Abut a week ago today I climbed off a plane in Philadelphia, and took the little train to 30th street station where I was going to catch a larger train to New York. Somewhere in 30th Station I passed a news stand; outsde it stood three soldiers, looking ridiculously young and gawky: a blonde girl, a white guy and a hispanic. They had baggy green uniforms, the usual guns and so forth. I don’t know what they were doing there, and they didn’t seem to, either. So far as I know, they were about 6,000 miles from anyone who might seriously be trying to kill them. As I walked towards them, a middle-aged couple ahead of me walked right up to the soldiers, shook their hands, all three of them, and said something about how proud they were.
At this moment, I realised that I know nothing whatever about America, and all the American blogs, magazines and so on that I read have been misleading me by concealing some vital piece of knowledge — but I don’t know what it is.
Obviously I have seen armed soldiers (and policemen) patrolling airports and stations before. I this country we have been fighting IRA terrorists for nearly 30 years. But I have never seen anyone go up and shake their hands while they’re on duty, any more than you’d shake hands with pilot while he’s flying.
Neither the soldiers nor their supporters seemed to find anything odd in the transaction at all. Perhaps no one in America would do so. At first I thought, hah! this just shows they’re playing at war. But I think this is wrong too. Then I thought that it showed how Americans still think war can be fun, or ennobling, or uplifting, or all the other things that we stopped thinking some time around 1917. But I don’t know that that’s true, and I don’t think that it’s helpful either.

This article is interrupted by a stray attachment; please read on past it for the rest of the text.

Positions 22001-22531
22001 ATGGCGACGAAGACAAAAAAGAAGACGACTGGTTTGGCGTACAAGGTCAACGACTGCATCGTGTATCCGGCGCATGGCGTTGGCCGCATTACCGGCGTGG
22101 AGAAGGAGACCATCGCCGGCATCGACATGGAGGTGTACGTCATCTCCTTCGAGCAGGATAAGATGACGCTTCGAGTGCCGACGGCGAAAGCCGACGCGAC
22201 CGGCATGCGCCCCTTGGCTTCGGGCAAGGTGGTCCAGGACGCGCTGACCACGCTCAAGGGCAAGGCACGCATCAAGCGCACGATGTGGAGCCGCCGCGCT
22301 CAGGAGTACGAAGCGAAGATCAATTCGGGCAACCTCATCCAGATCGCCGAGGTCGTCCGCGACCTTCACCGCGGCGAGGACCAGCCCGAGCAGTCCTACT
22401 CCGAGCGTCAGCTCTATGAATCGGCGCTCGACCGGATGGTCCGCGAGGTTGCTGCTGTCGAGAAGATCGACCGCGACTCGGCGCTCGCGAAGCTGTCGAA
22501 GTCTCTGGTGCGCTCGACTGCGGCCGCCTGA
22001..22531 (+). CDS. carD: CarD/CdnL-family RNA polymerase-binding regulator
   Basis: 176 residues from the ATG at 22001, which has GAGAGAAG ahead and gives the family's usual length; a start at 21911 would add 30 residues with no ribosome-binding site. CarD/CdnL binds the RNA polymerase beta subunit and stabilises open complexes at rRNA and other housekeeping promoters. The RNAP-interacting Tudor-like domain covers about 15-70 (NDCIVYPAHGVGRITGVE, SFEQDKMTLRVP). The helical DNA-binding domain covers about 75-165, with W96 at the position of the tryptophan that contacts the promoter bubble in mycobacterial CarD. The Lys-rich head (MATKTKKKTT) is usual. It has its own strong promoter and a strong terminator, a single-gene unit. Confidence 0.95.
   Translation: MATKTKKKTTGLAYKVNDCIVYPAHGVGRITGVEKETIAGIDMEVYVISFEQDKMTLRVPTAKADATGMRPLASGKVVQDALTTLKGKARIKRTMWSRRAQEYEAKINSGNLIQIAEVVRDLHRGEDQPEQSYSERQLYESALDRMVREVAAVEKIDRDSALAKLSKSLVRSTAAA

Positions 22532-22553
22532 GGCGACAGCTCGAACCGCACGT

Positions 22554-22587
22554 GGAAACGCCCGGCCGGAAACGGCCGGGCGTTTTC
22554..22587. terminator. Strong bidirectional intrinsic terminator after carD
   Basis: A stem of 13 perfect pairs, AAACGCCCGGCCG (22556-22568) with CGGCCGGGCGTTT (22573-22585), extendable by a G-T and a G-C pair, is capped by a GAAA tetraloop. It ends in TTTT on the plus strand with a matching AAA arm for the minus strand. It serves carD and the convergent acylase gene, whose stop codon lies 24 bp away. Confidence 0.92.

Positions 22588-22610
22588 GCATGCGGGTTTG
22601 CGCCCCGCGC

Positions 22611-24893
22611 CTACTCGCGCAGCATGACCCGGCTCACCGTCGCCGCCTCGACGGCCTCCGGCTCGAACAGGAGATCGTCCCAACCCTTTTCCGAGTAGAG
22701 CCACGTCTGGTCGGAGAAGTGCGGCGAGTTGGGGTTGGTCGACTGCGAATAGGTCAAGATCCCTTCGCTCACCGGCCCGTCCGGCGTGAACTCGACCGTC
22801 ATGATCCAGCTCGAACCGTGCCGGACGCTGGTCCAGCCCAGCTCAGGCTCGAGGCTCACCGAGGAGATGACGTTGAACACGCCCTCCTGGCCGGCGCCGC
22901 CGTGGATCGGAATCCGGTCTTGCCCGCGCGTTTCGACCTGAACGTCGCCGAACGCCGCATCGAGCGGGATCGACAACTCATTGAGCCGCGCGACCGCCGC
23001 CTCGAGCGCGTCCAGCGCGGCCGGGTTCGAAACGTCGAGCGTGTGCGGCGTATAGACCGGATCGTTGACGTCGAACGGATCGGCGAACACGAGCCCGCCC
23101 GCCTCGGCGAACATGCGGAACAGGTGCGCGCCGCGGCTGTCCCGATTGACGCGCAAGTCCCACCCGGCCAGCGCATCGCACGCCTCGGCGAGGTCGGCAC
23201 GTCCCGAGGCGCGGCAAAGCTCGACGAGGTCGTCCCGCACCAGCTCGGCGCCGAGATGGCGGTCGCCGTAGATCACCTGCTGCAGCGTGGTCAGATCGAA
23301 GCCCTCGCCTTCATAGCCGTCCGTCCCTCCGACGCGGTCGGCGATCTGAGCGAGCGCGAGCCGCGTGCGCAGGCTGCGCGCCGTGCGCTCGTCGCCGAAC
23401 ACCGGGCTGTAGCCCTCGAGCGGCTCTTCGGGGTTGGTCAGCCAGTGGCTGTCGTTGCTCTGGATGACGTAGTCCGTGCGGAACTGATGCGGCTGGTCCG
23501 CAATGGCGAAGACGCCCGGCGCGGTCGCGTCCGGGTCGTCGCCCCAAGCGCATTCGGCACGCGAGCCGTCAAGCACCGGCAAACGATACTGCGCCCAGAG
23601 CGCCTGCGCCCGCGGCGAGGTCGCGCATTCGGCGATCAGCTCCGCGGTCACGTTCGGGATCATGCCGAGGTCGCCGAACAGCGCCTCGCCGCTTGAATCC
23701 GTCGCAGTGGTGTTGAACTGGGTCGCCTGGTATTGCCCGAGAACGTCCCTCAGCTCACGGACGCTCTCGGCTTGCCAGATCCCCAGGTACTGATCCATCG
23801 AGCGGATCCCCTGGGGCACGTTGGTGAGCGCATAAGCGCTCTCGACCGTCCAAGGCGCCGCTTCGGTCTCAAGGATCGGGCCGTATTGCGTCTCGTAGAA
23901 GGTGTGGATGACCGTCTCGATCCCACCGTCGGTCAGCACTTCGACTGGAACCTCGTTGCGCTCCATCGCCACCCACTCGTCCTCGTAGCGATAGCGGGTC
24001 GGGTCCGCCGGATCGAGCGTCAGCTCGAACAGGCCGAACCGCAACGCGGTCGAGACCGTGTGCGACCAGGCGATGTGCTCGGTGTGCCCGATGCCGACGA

Suppose it was just a little gesture of patriotic piety, like crossing yourself as you pass a roadside shrine, or removing your hat in a church? This may be true, but how does it help me? The point is that this comes from some continent so far outside my own experience, and so far outside the kind of experiences that my liberal American friends will transmit or admit to that I can’t keep that continent in mind. Yet without that knowledge, everything I read is inextricably biased by my own hemisagnosia, and everything I learn simply leads me deeper into ignorance. So I am going to stop reading all American political magazines and blogs unless I am actually in the country.